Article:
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Henry Wadsworth Longfellow, ed. Poems of Places: An Anthology in 31 Volumes.
Scotland: Vols. VI–VIII. 1876–79.

Introductory to Denmark

To My Country

By Jens Baggesen (1764–1826)

Translated by William Sidney Walker

THOU spot of earth, where from the breast of woe

My eye first rose, and in the purple glow

Of morning, and the dewy smile of love,

Marked the first gleamings of the power above;

Where, wondering at its birth, my spirit rose,

Called forth from nothing by his word sublime,

To run its mighty race of joys and woes,

The proud coeval of immortal time;

Thou spot unequalled! where the thousand lyres

Of Spring first met me on her balmy gale,

And my rapt fancy heard celestial choirs

In the wild wood-notes and my mother’s tale;

Where my first trembling accents were addressed

To lisp the dear, the unforgotten name,

And, clasped to mild Affection’s throbbing breast,

My spirit caught from her the kindling flame:

My country! have I found a spot of joy

Through the wide precincts of the checkered earth,

So calm, so sweet, so guiltless of alloy,

As thou art to his soul whose best employ

Is to recall the joys that blessed his birth?

O, nowhere blooms so bright the summer rose,

As where youth cropt it from the valley’s breast.

O, nowhere are the downs so soft as those

That pillowed infancy’s unbroken rest.

In vain the partial sun on other vales

Pours liberal down a more exhaustless ray,

And vermeil fruits, that blush along their dales,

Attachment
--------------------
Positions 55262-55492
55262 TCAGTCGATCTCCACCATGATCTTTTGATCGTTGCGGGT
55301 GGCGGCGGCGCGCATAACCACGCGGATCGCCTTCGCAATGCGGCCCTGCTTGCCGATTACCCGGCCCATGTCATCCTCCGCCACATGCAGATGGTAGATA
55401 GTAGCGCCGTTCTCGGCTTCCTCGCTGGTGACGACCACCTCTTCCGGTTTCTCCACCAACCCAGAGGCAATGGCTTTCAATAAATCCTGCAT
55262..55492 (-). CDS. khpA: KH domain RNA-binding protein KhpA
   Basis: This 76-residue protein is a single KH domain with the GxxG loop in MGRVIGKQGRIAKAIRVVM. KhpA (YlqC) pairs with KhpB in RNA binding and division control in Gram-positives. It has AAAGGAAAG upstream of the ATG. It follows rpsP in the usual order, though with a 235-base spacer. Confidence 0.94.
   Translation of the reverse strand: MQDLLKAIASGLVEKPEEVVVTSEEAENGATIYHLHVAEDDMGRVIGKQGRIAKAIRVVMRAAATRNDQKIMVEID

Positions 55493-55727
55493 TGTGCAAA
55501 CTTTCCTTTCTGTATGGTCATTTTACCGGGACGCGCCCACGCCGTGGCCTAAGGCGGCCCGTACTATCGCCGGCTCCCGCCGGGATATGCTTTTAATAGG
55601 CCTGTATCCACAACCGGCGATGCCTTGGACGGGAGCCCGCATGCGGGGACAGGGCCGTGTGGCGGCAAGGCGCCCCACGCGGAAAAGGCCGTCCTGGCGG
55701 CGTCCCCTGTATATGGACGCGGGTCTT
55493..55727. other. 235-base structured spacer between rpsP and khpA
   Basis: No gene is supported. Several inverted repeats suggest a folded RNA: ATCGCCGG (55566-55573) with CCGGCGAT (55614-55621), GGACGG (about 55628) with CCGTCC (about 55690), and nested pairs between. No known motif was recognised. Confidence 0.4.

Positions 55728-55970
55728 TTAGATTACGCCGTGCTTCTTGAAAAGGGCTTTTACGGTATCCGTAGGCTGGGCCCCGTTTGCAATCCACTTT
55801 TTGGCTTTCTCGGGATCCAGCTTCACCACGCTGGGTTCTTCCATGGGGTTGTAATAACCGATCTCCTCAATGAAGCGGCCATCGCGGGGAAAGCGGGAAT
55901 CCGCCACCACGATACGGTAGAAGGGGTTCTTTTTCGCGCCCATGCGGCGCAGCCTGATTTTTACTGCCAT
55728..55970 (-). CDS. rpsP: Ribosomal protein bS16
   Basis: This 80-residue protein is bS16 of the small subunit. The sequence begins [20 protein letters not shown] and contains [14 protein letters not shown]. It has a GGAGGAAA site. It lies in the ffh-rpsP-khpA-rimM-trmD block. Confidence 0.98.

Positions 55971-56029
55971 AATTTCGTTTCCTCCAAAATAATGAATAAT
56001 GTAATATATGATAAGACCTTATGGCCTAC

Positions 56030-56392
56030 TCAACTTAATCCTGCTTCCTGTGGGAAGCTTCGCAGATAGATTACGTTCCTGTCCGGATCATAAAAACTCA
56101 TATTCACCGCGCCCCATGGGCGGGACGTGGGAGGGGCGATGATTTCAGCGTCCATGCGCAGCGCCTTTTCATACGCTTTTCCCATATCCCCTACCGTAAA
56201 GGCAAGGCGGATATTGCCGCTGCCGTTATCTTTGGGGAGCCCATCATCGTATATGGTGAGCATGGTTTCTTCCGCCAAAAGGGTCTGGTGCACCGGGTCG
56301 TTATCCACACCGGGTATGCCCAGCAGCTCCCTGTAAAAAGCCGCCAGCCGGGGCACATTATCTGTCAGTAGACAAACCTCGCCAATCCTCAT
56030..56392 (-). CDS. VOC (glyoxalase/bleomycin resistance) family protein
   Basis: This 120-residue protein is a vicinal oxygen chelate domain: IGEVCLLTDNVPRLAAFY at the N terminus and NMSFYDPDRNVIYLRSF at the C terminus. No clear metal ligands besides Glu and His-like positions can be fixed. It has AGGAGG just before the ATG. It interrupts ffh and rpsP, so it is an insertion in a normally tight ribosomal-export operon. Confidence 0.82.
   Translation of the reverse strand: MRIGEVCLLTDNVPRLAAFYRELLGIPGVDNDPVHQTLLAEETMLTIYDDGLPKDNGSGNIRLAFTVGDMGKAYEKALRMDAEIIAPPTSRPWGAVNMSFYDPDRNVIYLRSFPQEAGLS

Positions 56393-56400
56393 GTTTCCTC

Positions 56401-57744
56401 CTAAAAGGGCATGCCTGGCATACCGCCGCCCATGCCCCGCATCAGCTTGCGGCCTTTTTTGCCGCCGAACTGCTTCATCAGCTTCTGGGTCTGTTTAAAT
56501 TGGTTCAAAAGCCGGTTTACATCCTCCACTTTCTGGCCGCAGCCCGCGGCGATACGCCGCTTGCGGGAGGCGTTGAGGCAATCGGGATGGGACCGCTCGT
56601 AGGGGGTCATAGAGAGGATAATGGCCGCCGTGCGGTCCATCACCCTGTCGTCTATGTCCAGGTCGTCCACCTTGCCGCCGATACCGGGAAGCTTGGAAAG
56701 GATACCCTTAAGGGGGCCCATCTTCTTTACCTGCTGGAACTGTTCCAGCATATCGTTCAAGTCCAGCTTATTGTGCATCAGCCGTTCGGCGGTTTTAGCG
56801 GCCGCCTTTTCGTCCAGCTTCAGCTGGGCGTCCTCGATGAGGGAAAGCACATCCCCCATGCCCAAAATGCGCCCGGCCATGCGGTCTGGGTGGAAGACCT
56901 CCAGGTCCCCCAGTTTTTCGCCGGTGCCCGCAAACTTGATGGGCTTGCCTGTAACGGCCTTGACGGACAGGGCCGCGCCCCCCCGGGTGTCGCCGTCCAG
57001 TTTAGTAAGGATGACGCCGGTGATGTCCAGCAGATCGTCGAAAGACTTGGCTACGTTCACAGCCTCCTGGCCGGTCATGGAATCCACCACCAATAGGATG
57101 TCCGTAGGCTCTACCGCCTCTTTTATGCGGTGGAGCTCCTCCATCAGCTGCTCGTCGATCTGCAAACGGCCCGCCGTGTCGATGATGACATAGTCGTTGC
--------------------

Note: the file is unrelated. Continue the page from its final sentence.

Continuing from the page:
Mock the pale products of our scanty day;

In vain, far distant from the land we love,

The world’s green breast soars higher to the sky;

O, what were heaven itself, if lost above

Were the dear memory of departed joy?

Range ocean, melt in amorous forests dim,

O’er icy peaks with sacred horror bend,

View life in thousand forms, and hear the hymn

Of love and joy from thousand hearts ascend,

And trace each blessing, where round freedom’s shrine

Pure faith and equal laws their shadows twine;

Yet, wheresoe’er thou roam’st, to lovelier things

With mingled joy and grief thy spirit springs;

And all bright Arno’s pastoral lays of love

Yield to the sports, where through the tangling grove

The mimic falcon chased the little dove.

O, what are Eloisa’s bowers of cost,

Matched with the bush where hid in berries white

Mine arms around my infant love were crossed?

What Jura’s peak, to that upon whose height

I strove to grasp the moon, and where the flight

Of my first thought was in my Maker lost?

No! here—but here in this lone paradise,

Which Frederic, like the peaceful angel, gilds,—

Where my loved brethren mix in social ties

From Norway’s rocks to Holstein’s golden fields;

O Denmark! in thy quiet lap reclined,

The dazzling joys of varied earth forgot,

I find the peace I strove in vain to find,

The peace I never found where thou wert not.

The countless wonders of my devious youth,

The forms of early love and early truth,

Rise on my view, in Memory’s colors dressed;

And each lost angel smiles more lovingly,

And every star that cheered my early sky

Shines fairer in this happy port of rest!